At this time the tyres 'screem' when pulling out every corner which is rather funny.
Topspeed was originally set to 90km/h and is now around 150ish..

Next step is lowering the suspension a bit and changing brakes to a ventilated setup at the front and disks at the rear from a Peugeot 106 GTI.
 

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This little project is crazy fun! It must be like a gokart. I'd be scared doing 150kph in it though. How strong and precise is the suspension and steering? Do you have a photo of the underside of the car and where everything fits for interest please?
 

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Discussion Starter #17 (Edited)
How strong and precise is the suspension and steering? Do you have a photo of the underside of the car and where everything fits for interest please?
I have tucked two Brusa NLG511 chargers at the front where the original ConstantPower charger was. The rest is kept original.
The Zeva BMS is in the batterybox at the front. Modified the original batterybox loom so its just a plug-n-play install to the cars connectors.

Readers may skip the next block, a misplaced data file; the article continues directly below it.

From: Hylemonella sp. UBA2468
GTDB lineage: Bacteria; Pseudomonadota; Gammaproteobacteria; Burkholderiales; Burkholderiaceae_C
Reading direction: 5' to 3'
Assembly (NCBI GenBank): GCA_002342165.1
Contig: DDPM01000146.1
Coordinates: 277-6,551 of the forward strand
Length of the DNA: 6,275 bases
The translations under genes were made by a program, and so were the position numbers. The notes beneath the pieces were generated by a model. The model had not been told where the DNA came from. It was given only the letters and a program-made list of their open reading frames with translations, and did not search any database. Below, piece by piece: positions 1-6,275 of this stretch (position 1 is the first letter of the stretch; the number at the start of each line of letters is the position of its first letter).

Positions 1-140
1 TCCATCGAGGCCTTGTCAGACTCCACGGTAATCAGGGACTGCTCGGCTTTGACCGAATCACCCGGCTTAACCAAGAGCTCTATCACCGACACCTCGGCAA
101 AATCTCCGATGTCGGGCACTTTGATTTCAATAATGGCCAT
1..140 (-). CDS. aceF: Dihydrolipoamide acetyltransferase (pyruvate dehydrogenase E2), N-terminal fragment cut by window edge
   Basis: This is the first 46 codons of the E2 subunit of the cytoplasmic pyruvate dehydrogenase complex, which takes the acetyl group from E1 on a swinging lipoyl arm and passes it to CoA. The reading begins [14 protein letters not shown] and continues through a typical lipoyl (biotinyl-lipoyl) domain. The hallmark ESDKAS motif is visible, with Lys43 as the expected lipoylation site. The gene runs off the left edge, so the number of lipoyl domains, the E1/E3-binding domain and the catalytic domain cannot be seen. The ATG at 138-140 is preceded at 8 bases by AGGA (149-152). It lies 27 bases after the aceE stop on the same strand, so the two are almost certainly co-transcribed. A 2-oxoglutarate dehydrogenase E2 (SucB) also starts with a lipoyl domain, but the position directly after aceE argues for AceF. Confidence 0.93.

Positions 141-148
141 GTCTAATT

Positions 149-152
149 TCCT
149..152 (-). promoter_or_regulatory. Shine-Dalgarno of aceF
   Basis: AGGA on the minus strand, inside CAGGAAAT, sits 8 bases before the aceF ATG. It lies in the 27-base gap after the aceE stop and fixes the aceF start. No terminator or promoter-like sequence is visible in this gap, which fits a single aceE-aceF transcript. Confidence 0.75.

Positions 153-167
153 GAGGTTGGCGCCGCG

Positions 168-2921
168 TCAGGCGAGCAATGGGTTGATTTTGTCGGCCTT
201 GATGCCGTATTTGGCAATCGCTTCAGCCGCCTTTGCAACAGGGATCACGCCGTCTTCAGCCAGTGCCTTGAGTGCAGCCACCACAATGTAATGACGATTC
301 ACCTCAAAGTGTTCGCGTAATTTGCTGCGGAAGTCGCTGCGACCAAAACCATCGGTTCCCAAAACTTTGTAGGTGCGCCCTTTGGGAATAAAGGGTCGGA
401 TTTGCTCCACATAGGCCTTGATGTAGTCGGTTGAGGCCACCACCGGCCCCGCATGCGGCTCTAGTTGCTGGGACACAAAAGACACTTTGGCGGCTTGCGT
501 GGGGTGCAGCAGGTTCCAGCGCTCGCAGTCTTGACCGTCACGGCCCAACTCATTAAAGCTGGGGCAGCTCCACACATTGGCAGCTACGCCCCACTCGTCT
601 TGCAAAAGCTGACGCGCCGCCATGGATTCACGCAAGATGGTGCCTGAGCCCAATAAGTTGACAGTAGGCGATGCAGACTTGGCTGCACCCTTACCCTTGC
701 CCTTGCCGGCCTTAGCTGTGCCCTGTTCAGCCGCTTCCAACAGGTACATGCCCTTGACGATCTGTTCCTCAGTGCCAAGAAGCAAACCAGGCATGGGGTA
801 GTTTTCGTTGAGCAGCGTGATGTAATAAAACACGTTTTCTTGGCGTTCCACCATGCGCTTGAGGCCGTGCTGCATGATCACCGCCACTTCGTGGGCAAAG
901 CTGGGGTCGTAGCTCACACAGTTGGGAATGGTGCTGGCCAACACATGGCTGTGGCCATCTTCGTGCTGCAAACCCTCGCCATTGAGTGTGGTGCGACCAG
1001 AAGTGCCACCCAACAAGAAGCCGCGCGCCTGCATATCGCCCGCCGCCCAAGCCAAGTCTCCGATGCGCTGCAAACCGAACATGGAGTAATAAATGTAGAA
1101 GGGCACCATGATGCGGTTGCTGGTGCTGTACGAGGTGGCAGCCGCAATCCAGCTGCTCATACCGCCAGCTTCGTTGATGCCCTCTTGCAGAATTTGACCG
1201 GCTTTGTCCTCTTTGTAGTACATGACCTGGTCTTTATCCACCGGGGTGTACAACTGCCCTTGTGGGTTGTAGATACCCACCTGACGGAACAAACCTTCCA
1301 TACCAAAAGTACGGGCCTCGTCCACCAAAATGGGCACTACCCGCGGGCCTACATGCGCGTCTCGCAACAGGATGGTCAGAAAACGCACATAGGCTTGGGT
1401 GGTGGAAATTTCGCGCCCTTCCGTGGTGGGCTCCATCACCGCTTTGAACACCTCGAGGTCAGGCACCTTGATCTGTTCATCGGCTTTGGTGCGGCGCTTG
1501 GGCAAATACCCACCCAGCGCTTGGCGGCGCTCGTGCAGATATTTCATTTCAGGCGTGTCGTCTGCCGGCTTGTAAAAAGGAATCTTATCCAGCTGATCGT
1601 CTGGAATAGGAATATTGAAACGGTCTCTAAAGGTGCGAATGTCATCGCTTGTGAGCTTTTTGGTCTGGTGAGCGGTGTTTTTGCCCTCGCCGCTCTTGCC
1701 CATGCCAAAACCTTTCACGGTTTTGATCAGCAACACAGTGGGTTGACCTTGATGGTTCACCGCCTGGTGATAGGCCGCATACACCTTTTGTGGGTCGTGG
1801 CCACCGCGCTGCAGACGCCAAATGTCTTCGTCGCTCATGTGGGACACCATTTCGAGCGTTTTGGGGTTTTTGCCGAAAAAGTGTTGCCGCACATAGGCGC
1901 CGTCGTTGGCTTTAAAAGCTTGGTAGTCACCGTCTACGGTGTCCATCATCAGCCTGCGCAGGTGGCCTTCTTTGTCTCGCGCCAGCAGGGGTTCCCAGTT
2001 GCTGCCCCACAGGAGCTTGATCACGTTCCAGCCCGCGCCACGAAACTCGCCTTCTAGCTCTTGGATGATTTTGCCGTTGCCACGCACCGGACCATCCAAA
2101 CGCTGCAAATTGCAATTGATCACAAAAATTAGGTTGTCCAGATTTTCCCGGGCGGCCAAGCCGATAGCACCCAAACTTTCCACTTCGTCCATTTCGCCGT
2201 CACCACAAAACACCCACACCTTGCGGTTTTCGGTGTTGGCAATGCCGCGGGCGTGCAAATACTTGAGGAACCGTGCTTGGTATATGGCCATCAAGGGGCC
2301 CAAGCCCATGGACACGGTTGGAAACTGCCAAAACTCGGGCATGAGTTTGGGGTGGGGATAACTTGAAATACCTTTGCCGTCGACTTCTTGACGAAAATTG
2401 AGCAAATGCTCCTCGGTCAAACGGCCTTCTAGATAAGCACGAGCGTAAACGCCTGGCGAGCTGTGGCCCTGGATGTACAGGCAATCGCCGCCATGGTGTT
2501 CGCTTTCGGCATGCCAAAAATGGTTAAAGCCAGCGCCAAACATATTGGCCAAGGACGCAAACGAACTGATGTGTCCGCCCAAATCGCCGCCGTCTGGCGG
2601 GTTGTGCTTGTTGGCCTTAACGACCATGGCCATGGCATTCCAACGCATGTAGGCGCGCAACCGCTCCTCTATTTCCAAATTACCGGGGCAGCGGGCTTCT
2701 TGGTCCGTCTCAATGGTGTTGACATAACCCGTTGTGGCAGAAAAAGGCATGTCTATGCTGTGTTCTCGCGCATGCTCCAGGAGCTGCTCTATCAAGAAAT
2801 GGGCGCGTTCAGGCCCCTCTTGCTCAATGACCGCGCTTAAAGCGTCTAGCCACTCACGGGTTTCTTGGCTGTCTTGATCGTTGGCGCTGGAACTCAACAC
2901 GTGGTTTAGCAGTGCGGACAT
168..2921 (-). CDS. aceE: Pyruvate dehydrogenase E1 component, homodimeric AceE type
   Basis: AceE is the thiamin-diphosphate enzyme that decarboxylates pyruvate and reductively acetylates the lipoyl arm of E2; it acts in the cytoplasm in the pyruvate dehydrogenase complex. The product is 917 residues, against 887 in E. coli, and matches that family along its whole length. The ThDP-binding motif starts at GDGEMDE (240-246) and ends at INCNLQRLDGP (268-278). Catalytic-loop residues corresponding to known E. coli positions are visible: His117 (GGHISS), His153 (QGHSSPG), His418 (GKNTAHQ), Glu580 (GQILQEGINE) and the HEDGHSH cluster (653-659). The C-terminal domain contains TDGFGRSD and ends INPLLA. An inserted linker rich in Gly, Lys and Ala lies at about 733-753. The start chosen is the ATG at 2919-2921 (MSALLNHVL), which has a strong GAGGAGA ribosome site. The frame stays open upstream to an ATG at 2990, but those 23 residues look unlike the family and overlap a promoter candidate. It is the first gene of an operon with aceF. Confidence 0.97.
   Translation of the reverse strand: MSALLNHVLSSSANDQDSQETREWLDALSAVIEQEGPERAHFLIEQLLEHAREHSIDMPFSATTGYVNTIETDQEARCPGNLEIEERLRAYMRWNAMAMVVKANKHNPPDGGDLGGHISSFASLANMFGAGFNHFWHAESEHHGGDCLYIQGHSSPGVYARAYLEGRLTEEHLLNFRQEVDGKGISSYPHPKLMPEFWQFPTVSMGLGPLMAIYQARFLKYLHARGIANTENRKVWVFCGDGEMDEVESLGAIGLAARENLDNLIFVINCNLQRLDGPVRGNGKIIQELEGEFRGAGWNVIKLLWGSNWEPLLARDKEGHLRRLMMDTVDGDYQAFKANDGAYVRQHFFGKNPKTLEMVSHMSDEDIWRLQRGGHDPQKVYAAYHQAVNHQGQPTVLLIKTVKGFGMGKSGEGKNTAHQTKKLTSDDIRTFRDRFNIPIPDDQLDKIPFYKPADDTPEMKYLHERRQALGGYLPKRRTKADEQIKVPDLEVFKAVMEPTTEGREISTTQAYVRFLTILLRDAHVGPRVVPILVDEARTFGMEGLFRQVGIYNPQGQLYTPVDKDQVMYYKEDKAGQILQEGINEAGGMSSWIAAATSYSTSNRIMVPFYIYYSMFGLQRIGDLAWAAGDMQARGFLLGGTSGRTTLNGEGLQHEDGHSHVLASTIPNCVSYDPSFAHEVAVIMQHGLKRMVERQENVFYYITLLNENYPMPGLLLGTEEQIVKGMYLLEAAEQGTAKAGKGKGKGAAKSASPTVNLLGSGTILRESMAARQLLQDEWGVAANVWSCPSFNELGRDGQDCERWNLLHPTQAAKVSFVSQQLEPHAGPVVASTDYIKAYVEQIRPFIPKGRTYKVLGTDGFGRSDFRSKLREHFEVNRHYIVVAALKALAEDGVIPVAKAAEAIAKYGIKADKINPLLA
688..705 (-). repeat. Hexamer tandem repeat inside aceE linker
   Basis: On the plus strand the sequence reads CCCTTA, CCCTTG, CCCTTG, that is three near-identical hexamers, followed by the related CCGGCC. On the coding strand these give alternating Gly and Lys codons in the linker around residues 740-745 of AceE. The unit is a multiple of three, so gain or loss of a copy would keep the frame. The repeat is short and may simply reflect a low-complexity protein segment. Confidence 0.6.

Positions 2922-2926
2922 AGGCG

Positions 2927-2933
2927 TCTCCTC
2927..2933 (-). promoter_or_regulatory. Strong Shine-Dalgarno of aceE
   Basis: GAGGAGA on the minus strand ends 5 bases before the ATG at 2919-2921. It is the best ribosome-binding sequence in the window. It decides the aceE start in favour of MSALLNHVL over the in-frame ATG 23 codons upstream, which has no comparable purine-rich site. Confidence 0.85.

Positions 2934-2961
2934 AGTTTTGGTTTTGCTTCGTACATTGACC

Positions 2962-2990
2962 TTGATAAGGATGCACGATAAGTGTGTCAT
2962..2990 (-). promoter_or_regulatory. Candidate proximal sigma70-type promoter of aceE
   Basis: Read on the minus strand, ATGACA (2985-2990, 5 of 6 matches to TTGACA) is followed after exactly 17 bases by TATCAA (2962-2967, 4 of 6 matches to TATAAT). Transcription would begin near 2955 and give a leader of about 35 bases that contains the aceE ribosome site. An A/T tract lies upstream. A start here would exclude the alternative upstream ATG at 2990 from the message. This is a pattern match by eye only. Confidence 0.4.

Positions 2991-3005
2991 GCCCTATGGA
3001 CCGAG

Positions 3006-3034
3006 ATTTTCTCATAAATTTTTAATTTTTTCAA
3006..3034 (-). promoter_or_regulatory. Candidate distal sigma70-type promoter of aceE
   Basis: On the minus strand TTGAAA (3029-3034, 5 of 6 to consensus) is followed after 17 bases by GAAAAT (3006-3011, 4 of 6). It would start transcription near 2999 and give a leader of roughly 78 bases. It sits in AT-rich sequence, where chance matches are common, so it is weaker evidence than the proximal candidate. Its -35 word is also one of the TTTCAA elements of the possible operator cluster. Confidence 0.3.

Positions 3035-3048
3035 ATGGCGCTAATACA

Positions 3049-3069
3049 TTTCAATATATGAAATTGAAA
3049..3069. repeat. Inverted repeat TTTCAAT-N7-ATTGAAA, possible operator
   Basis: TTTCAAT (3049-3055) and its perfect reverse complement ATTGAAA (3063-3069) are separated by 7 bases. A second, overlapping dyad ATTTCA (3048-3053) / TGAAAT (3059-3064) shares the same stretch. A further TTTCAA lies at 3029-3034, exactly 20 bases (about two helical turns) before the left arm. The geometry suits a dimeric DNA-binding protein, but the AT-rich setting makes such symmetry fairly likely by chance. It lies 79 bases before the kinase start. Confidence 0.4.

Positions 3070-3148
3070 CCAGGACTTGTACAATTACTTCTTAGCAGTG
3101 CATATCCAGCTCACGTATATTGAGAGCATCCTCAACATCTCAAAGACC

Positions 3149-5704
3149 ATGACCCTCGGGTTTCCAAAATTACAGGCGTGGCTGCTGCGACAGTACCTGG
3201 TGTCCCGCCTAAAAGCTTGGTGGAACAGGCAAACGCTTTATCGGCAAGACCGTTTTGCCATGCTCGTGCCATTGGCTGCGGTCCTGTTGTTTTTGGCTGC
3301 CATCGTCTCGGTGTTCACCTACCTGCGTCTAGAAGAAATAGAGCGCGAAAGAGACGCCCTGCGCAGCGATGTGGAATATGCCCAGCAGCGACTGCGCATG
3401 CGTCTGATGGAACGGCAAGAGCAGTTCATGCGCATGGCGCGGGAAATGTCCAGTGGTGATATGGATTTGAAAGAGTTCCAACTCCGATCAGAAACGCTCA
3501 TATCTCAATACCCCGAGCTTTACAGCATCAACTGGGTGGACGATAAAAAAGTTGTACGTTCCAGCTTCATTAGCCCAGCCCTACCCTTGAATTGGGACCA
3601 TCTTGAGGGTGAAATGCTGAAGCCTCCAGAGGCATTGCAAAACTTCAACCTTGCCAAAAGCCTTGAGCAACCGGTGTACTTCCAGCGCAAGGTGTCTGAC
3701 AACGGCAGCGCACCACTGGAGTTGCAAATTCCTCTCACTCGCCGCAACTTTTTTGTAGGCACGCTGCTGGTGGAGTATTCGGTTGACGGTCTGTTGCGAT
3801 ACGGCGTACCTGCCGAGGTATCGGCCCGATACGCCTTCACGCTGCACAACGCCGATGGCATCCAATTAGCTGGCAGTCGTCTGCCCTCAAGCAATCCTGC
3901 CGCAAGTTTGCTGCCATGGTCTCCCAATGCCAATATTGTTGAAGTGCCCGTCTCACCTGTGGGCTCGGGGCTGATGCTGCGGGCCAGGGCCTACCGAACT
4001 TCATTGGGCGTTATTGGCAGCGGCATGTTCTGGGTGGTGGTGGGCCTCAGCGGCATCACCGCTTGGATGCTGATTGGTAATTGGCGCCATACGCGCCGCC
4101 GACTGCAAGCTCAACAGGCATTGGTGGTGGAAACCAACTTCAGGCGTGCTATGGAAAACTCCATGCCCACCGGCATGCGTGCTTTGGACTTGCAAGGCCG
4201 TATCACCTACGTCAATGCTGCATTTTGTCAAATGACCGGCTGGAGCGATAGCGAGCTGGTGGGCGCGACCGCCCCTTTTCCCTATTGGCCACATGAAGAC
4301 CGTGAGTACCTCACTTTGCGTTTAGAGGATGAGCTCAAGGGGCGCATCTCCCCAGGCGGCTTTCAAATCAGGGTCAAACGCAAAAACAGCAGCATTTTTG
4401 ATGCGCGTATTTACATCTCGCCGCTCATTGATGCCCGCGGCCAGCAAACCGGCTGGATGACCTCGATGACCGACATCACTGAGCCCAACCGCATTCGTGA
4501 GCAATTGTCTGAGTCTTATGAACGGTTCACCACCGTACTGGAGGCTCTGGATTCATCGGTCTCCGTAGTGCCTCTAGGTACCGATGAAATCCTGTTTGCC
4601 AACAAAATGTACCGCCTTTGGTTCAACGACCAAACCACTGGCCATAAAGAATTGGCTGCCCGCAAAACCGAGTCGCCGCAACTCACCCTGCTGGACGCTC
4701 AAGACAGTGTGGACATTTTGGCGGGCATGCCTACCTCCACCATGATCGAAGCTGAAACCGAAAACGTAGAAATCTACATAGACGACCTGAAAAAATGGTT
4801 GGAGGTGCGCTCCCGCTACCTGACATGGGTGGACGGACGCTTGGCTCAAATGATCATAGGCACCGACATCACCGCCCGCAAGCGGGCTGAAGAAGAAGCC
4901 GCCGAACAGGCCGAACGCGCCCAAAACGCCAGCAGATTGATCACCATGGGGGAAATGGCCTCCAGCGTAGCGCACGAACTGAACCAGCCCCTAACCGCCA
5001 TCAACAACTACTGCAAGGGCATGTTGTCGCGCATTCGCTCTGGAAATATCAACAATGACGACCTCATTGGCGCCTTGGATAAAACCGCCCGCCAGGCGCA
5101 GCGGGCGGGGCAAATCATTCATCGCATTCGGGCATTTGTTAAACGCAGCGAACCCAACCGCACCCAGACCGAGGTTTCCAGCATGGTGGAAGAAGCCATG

The Think has standard Peugeot 106/Citroen Saxo front end rear suspension bolted to the chassis. So using the upgraded suspension parts from the GTI/VTS versions of these cars should be good enough. The Peugeot 106GTI has 87kW and max speed of 205kmh and about the same weight.
 

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Hi
With a light weight powerful machine don't worry too much about the fuses

If the fuse can withstand 250 amps for an hour then it will take 500 amps for a few seconds - and during those few seconds you will have to lift off!

I'm running a Chevy Volt fuse - 350 amps - but my controller is set to 1200 amps
 

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Discussion Starter #19
Hi
If the fuse can withstand 250 amps for an hour then it will take 500 amps for a few seconds - and during those few seconds you will have to lift off!
I'm running a Chevy Volt fuse - 350 amps - but my controller is set to 1200 amps
Okay thats good to hear. The Simotion inverter is according the specs capable of 282Amps so i guess thats the max it will draw regardless of any higher (if even possible) settings. At my setup with 192V it would be about 54kW which should be ok :)

I've looked through all settings in the inverters software and not all are clear to me for what they are or do. The one that i'm looking for is the 'ramp', like how fast does the current rise from 0A to 282A when accelerating. That should allow me to do some burnouts...